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How is it possible that to be able to execute a binary file with 755 permission, one has to be in sudo'ers list ? I am trying to let a program run by a non-sudo user. It does not happen, but if I execute via sudo or as root, it works as it should.

File permission is 755 root root.
The whole program directory is in /opt.

Some details:
Ubuntu 12.04 Server, 64bit
the software is basically an old 32bit version of Firefox 1.9.something, modified to some extent to connect to a Tomcat server.

update
a user not listed in sudo'ers list can start the program.
only my sudo user cannot, i.e. by running simply ./program,
sudo ./programm runs just fine.

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oops ... I think I have some other type of problem. –  user218025 Nov 21 '13 at 20:20
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2 Answers

The most probable reason is that the program, once running as a normal user, is trying to read some file or doing some operation which is reserved to privileged users (basically root).

For example, if your program is trying to using (binding) to one of the lower internet ports (less than 1024) it needs root privileges to do that (1). Or it try to read a file or use a library which is marked for root only.

The hammer(2) solution is to mark the program set-uid root (SUID-root). This is quite dangerous, it should be avoided by coding the program so it does not need it, and it is practically impossible to distribute --- I would never accept set-uid programs form unofficial sources in my computer, and even then I don't like them either. I am posting the answer because I think it's good to know that they exists.

So making sure that all the services/files that the program uses are accessible to it is the correct solution, otherwise probably the program must be run as root with all the consequences.

Big fat warning: this is dangerous, and SUID-root programs can do whatever they want to the system. If they have bugs, the user can easily take control of the whole system or destroy it.

If you make a program set-uid root, anyone can run it, and it will run as root. This will work only for binary executable; set-uid bit do not work for scripts (shell, python or whatever).

If you really want to run a script as root, you need a wrapper, as the one in this answer on stackoverflow. But before doing that, read all the question an be sure to understand the (not so) fine points about security. If you really want that script running as root for every user, I would opt for editing sudoers so that they can run it with sudo without having any password asked. This answer on stackoverflow lists a lot of ideas.

Example of set-uid usage: I make a copy of cat (output the content of a file to terminal), change it to be owned by root, and try to read a file owned by root and that only root can read:

(0)asus-romano:~/tmp/suidtest% cp /bin/cat .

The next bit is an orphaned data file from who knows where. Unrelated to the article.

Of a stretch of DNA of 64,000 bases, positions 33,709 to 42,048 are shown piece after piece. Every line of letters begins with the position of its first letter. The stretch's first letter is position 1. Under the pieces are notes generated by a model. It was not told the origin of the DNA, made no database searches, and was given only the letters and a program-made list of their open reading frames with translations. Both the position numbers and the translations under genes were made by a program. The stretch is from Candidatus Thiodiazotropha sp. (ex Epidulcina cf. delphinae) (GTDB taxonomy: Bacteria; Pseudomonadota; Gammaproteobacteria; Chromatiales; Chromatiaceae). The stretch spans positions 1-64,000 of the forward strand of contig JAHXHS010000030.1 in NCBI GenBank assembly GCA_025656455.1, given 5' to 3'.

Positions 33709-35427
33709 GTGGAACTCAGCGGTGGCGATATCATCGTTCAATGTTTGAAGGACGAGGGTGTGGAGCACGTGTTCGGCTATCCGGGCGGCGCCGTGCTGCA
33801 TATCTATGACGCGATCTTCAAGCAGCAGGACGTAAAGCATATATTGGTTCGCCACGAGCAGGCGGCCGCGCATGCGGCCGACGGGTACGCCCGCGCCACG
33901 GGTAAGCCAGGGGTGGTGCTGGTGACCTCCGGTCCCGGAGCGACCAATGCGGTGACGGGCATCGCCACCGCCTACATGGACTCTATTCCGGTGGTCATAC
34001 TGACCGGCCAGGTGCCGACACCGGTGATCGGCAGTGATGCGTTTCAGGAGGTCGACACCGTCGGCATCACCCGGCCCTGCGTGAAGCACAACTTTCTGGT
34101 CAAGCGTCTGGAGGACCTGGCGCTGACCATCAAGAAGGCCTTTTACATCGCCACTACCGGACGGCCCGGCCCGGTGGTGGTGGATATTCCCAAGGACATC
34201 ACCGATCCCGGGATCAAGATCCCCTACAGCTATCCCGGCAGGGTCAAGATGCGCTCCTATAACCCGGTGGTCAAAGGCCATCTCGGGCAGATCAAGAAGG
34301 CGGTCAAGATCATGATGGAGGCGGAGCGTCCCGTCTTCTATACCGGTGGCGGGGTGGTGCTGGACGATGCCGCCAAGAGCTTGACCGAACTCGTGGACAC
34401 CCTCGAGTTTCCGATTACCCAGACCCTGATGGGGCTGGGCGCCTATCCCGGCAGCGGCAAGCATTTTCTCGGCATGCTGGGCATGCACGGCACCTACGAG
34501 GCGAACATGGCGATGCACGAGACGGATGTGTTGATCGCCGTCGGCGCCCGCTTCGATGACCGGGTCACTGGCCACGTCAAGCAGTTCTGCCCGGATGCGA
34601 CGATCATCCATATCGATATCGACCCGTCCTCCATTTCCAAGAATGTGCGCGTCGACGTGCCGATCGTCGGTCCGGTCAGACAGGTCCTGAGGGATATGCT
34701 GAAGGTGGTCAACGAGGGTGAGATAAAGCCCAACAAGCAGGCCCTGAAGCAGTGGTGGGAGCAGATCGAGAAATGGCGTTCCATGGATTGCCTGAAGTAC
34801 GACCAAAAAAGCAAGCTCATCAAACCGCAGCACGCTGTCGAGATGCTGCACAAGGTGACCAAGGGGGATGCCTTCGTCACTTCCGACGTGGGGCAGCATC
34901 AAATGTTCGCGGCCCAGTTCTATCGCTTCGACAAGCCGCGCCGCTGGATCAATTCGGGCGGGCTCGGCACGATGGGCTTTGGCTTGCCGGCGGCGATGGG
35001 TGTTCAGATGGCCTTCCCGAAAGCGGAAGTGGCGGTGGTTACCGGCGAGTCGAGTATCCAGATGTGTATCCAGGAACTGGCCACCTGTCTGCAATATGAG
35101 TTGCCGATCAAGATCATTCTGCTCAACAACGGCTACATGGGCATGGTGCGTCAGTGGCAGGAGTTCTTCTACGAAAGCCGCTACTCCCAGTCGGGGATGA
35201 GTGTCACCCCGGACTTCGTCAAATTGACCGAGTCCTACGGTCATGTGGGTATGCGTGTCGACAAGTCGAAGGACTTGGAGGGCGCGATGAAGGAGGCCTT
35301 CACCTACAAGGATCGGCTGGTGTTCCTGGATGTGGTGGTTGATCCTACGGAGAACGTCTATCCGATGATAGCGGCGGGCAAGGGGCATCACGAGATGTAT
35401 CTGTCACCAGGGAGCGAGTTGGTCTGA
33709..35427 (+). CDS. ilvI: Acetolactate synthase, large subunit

(0)asus-romano:~/tmp/suidtest% ls -l ./cat
-rwxr-xr-x 1 romano romano 46884 Nov 21 09:49 ./cat
(0)asus-romano:~/tmp/suidtest% sudo chown root.root ./cat
(0)asus-romano:~/tmp/suidtest% ls -l
total 48
-rwxr-xr-x 1 root root 46884 Nov 21 09:49 cat
(1)asus-romano:~/tmp/suidtest% ./cat /etc/shadow- > /dev/null
./cat: /etc/shadow-: Permission denied

Now, I change the program to be suid-root (notice the s in the permission flags):

(0)asus-romano:~/tmp/suidtest% sudo chmod u+s ./cat
(0)asus-romano:~/tmp/suidtest% ls -l ./cat
-rwsr-xr-x 1 root root 46884 Nov 21 09:49 ./cat
(0)asus-romano:~/tmp/suidtest% ./cat /etc/shadow- > /dev/null

No error...

Again, do not do it unless you trust completely the program and the users.

(1) well, there are fine-grained privileges in Linux called capabilities, but are seldom used and quite complex...

(2) when you have a hammer, all things starts looking like nails...

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It doesn't work in this case. Program's behavior is exactly same with or without s bit, as long as the user is a sudo'er. I have checked it. –  user218025 Nov 21 '13 at 21:00
    
Is the program a binary or a script? If it's a script (of whatever language) setuid will not work. If not, I really do not know what to think. Try to run the program with strace and see where it fails. –  Rmano Nov 21 '13 at 21:08
    
yes, it is a script. When it runs, it calls firefox. Firefox is itself a script. It calls run-mozilla.sh, which is again a script, but here the scipting game is over.<br> rum-mozilla calls "firefox-bin -app application.ini". strace is something I did not know. I'll try to use it as well. Thanks. –  user218025 Nov 22 '13 at 4:54
    
I added some comment about running script set-uid, and interesting links. –  Rmano Nov 22 '13 at 15:42
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I would try moving the file to a group other than root... If you read this: https://help.ubuntu.com/community/FilePermissions

and you -ll and see XXXX root root

Means that your file/program belongs to "root" and is 755-able to members of the "root" group. Therefore, either

1) add your other non-root users to the root group, or 2) create a brand-new group and assign that group to the files/programs you are running.

Here for creating groups and stuff: https://wiki.archlinux.org/index.php/Users_and_Groups

I hope that helps!

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I can't see a -ll in the File Permissions guide, do you mean ls -l? Hint: check the editing help to improve the formatting of your posts. –  brasofilo Nov 21 '13 at 17:04
    
probably he wanted to write "and you'll see ...." –  user218025 Nov 21 '13 at 18:25
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